A final difference in infrastructure, depicted by Watzlawick, is the communication network, such as telephone networks or the U.S. postal service. The latter contrasts the reliable systems in Europe. For Watzlawick, it is not comprehensible, why letters in America sometimes are sent to a sorting facility, which is further away from the addressor than the receiver (cf. ib. p.112). This contrasts his image of a modern, progressive and economic America.
Regarding these observations of the U.S. infrastructure, it becomes clear that, in this context, Watzlawick has a divided image of America. On the one hand, he regards the United States as a very advanced nation state in which modernity is multipresent (e.g. cities, streets, financial system). On the other hand, he seems to be astounded that some structural patterns in this progressive country seem alarmingly underdeveloped and behind the time (e.g. health insurance, postal services, measuring systems).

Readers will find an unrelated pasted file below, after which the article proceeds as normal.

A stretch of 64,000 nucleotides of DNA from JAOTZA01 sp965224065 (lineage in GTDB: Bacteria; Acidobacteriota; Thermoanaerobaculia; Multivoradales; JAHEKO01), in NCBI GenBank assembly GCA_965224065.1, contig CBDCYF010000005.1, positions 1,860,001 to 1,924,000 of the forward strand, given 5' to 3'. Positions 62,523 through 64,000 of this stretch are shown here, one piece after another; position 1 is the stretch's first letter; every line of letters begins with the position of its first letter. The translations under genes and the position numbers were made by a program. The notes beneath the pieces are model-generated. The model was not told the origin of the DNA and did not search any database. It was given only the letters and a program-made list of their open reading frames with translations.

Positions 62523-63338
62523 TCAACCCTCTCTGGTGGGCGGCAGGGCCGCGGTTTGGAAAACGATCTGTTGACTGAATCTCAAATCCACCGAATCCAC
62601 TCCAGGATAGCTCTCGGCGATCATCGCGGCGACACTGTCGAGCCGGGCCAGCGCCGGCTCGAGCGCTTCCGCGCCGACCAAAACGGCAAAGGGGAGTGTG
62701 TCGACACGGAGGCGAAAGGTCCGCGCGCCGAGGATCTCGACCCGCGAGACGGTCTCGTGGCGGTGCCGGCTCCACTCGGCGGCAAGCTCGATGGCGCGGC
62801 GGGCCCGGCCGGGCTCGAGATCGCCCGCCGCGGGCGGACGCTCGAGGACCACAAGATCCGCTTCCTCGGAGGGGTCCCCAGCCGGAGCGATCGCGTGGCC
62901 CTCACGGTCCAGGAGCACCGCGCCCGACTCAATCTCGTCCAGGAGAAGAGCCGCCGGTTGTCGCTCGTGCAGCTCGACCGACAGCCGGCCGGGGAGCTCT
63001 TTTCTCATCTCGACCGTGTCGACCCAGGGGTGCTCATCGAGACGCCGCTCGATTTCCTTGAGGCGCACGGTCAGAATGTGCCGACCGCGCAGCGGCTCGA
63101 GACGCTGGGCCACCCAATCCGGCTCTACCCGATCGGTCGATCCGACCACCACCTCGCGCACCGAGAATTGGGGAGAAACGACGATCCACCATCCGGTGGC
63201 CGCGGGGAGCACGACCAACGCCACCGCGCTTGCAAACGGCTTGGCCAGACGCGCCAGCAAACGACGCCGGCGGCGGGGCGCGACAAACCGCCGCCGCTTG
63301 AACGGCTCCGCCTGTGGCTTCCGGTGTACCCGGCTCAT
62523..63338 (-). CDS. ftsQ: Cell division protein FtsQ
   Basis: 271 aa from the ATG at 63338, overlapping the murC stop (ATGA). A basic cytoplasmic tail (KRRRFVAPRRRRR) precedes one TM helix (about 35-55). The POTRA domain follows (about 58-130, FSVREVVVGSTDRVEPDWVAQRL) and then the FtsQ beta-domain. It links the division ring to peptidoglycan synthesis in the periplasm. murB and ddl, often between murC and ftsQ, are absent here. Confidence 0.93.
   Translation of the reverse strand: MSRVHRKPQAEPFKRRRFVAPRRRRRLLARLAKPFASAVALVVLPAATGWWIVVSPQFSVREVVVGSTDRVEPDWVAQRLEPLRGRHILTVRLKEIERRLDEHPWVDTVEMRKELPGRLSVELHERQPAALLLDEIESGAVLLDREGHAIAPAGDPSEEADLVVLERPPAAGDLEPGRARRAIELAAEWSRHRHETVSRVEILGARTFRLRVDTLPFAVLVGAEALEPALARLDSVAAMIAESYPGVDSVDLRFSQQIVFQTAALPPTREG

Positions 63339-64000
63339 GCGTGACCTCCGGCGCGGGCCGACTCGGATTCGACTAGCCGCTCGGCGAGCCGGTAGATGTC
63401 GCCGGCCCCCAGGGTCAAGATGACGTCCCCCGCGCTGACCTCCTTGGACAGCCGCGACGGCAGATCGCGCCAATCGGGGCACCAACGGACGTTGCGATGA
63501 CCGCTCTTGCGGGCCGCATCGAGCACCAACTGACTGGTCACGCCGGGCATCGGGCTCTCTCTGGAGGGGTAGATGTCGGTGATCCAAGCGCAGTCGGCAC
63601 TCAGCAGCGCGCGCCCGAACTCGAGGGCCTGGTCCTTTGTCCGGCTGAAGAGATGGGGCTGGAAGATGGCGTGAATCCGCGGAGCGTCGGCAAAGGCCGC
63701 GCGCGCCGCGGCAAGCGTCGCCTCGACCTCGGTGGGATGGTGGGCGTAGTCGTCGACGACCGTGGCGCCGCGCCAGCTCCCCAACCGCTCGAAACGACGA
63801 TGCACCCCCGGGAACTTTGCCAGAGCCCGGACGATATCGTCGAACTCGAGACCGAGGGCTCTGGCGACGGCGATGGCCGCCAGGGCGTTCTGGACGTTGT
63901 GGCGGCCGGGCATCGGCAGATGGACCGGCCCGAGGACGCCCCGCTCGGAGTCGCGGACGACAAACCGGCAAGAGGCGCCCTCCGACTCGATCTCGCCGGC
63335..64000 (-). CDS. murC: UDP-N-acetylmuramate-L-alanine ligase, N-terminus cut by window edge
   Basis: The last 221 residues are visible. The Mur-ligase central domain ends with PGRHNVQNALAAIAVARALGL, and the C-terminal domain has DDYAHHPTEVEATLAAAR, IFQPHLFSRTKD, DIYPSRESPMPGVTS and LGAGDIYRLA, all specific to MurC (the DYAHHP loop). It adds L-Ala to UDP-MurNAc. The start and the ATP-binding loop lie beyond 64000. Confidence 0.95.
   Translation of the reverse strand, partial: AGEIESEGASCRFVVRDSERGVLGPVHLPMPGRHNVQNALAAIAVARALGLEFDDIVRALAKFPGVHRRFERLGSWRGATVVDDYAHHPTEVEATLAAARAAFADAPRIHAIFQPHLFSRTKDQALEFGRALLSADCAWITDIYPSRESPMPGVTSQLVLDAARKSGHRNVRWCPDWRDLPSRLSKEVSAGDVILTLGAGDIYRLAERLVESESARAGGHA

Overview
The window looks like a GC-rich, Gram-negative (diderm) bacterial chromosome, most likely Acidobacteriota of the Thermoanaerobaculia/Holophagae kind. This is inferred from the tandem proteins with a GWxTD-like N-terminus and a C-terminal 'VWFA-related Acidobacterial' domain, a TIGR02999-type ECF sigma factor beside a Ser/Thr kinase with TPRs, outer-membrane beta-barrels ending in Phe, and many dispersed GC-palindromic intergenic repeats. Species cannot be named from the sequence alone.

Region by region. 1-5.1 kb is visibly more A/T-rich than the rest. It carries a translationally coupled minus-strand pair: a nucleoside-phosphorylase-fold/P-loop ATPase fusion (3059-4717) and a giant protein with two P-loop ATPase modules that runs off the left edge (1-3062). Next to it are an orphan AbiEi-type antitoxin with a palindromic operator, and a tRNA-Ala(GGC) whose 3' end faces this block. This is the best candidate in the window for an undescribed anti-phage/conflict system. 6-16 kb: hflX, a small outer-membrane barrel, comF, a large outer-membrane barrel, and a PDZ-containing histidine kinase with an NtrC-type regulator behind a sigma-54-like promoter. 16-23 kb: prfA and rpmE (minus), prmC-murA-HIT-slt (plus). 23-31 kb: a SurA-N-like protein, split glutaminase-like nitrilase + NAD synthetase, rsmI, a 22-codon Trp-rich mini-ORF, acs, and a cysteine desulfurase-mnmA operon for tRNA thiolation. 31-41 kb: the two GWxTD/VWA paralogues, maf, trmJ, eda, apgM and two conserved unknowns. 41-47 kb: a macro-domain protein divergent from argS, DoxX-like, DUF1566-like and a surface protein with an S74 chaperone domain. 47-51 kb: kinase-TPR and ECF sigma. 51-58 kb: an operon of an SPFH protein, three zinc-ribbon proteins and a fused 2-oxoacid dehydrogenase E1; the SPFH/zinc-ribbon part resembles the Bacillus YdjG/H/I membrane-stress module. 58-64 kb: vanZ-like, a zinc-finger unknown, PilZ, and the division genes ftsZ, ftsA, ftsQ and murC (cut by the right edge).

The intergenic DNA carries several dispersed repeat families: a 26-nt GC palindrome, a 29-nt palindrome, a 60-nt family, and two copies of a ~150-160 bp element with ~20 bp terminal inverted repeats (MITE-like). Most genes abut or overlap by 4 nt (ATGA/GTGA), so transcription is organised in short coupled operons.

3.1.2. Everyday Life
Secondly, Watzlawick takes a closer look on differences between Europe and the U.S. in everyday life, such as behavior in restaurants. He explains the common rule that a guest is not supposed to choose a table by himself. Instead, he has to wait for an employee of the restaurant who guides him to a free table (cf. ib. p.119). Additionally, Watzlawick mentions the American habit of cutting everything on the plate before starting to eat. This quirk often appears funny to Non-Americans, but Watzlawick encourages the reader to consider that rules of ones own society might not necessarily be ‘right’ and that, in conclusion, other habits therefore cannot be considered ‘false’ (cf. ib. p.34).
1 Whenever I refer to „America“ in this essay I thereby mean the nation State U.S.A. and not the geographical Continent.
2 The quotes marked with „transl.“ are translations of the original German version of the book.